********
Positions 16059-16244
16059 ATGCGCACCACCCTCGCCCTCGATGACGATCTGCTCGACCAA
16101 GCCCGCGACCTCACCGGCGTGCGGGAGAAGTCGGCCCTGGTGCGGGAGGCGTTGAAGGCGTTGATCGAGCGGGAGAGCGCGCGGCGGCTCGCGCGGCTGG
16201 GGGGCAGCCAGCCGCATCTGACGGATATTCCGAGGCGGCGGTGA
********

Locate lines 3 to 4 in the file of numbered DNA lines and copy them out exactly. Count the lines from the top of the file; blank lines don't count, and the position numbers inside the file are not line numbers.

16101 GCCCGCGACCTCACCGGCGTGCGGGAGAAGTCGGCCCTGGTGCGGGAGGCGTTGAAGGCGTTGATCGAGCGGGAGAGCGCGCGGCGGCTCGCGCGGCTGG
16201 GGGGCAGCCAGCCGCATCTGACGGATATTCCGAGGCGGCGGTGA